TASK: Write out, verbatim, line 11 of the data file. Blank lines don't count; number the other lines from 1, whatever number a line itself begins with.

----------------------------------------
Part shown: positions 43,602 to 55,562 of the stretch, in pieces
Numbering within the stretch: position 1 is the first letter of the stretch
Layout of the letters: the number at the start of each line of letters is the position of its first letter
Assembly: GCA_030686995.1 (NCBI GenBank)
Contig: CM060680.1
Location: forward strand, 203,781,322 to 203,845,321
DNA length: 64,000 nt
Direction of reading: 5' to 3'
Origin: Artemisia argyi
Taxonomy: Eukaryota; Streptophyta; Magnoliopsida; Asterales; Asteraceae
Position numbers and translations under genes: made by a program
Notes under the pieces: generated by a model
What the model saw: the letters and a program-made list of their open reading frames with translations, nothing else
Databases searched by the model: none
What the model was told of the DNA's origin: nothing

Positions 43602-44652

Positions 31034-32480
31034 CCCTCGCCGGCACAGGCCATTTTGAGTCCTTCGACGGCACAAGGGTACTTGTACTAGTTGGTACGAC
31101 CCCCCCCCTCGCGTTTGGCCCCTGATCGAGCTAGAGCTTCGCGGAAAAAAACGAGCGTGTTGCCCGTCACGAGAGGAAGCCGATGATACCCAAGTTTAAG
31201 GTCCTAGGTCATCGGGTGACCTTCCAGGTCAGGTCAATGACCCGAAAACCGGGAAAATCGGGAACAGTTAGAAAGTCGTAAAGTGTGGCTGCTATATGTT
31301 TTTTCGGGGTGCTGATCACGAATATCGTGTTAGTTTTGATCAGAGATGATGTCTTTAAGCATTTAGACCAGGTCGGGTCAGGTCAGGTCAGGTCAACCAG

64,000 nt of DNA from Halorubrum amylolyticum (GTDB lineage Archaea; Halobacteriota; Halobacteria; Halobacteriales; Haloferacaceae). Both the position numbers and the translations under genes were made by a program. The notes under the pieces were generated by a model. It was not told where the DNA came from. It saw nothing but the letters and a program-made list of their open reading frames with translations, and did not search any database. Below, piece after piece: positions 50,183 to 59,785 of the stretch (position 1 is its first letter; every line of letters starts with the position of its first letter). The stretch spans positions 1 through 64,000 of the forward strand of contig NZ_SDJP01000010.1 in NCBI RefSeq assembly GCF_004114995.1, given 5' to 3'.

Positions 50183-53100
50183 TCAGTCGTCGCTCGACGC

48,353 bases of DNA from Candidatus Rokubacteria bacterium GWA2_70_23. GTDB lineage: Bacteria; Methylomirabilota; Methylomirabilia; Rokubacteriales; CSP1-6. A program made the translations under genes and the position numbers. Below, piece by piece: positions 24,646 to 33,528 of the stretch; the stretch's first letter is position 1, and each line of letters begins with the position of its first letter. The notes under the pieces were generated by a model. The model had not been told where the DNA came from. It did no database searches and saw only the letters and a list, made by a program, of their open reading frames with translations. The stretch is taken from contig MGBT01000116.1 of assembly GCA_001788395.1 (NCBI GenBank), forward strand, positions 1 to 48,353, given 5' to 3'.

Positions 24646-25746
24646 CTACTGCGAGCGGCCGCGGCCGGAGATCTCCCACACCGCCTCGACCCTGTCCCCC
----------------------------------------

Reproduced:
Position numbers and translations under genes: made by a program